Abstract

While the precise nature of the causal links between economic growth and international trade may be a matter of dispute, there can be little doubt that growth and trade were closely related during the period of initial development of a world capitalist economy and that they continue to be so related in the present period. Whether one considers the Industrialisation of underdeveloped countries, the growth of the Eastern European economies or that of the advanced capitalist countries, trade and other international economic relationships are of considerable importance. As the overall volume of international trade has grown, its composition has, of course, changed, notable features being the increasing relative importance of trade in industrial, as opposed to primary, products and, in particular, the increasing share in world trade of intermediates and capital goods ([12], [20], [22]).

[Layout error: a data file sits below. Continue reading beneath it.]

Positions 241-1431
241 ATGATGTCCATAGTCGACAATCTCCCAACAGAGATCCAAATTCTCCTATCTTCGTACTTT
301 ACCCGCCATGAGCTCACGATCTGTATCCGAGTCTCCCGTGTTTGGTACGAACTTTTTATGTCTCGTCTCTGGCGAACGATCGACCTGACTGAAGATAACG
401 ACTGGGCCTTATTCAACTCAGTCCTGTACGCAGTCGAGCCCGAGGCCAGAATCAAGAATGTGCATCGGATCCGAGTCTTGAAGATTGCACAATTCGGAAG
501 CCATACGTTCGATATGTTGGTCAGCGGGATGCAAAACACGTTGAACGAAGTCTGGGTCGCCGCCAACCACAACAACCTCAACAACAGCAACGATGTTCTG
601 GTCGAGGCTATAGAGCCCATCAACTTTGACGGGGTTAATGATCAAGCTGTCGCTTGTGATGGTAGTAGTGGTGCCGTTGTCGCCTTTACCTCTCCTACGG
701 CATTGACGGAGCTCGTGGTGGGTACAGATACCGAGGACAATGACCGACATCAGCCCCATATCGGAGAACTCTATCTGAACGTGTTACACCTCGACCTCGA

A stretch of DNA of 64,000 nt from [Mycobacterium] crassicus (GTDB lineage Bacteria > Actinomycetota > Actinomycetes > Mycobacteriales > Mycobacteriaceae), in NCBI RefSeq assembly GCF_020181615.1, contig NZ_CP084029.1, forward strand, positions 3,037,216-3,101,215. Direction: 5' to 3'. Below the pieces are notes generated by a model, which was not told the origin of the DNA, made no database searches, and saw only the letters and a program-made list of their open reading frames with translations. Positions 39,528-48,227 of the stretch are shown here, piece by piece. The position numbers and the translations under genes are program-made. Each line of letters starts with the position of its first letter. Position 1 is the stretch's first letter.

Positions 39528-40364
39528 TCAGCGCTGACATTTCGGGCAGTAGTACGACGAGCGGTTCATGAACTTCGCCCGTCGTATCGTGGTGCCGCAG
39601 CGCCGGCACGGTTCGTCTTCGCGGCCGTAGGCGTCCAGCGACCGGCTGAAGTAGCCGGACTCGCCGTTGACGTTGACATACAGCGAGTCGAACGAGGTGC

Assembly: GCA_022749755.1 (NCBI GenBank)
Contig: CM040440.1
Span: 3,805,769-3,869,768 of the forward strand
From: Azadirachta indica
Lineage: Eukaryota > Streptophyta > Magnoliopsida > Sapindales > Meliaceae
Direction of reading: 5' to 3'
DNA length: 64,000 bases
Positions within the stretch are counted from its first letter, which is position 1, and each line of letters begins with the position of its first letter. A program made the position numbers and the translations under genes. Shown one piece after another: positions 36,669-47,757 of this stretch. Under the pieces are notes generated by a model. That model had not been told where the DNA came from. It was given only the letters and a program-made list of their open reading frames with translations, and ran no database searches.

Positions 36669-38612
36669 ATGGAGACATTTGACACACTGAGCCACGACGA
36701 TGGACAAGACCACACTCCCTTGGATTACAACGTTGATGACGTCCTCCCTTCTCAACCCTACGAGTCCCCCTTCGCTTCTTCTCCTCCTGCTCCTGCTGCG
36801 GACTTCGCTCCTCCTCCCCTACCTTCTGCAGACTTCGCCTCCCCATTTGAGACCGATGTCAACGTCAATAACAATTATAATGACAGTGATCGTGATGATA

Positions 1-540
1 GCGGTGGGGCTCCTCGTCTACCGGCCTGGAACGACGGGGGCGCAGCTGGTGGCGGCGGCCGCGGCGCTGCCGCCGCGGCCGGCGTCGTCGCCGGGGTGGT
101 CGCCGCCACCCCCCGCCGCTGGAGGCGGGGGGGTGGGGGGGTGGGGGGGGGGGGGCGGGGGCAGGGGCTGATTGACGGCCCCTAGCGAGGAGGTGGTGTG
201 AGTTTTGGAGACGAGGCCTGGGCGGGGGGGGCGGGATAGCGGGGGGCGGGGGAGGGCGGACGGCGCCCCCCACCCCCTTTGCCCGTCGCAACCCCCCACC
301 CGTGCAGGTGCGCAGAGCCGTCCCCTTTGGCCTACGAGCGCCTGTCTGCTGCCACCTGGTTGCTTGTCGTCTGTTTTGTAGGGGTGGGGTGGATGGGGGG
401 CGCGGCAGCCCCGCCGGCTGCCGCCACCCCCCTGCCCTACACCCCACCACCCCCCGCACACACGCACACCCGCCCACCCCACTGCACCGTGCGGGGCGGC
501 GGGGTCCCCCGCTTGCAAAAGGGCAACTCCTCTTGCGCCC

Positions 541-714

Keywords

Income 

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© Ian Steedman 1979

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  • Ian Steedman

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